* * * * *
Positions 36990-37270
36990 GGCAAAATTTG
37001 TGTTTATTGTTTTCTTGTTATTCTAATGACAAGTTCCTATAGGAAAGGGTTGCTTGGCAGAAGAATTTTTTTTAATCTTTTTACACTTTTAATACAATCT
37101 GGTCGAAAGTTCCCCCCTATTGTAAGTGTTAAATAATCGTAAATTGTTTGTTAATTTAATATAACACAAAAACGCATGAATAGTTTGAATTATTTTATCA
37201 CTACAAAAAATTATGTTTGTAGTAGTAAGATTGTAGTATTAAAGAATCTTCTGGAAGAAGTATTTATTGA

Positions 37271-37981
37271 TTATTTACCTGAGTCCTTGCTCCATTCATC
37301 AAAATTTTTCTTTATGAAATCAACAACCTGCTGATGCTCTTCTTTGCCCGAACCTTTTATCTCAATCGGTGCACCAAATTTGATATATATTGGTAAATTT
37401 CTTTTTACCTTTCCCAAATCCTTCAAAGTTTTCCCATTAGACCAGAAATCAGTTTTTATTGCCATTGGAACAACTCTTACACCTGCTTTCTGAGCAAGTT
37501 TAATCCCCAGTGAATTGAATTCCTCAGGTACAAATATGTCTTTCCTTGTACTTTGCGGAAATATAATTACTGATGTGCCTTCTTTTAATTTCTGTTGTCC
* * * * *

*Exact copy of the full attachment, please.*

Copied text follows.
Positions 36990-37270
36990 GGCAAAATTTG
37001 TGTTTATTGTTTTCTTGTTATTCTAATGACAAGTTCCTATAGGAAAGGGTTGCTTGGCAGAAGAATTTTTTTTAATCTTTTTACACTTTTAATACAATCT
37101 GGTCGAAAGTTCCCCCCTATTGTAAGTGTTAAATAATCGTAAATTGTTTGTTAATTTAATATAACACAAAAACGCATGAATAGTTTGAATTATTTTATCA
37201 CTACAAAAAATTATGTTTGTAGTAGTAAGATTGTAGTATTAAAGAATCTTCTGGAAGAAGTATTTATTGA

Positions 37271-37981
37271 TTATTTACCTGAGTCCTTGCTCCATTCATC
37301 AAAATTTTTCTTTATGAAATCAACAACCTGCTGATGCTCTTCTTTGCCCGAACCTTTTATCTCAATCGGTGCACCAAATTTGATATATATTGGTAAATTT
37401 CTTTTTACCTTTCCCAAATCCTTCAAAGTTTTCCCATTAGACCAGAAATCAGTTTTTATTGCCATTGGAACAACTCTTACACCTGCTTTCTGAGCAAGTT
37501 TAATCCCCAGTGAATTGAATTCCTCAGGTACAAATATGTCTTTCCTTGTACTTTGCGGAAATATAATTACTGATGTGCCTTCTTTTAATTTCTGTTGTCC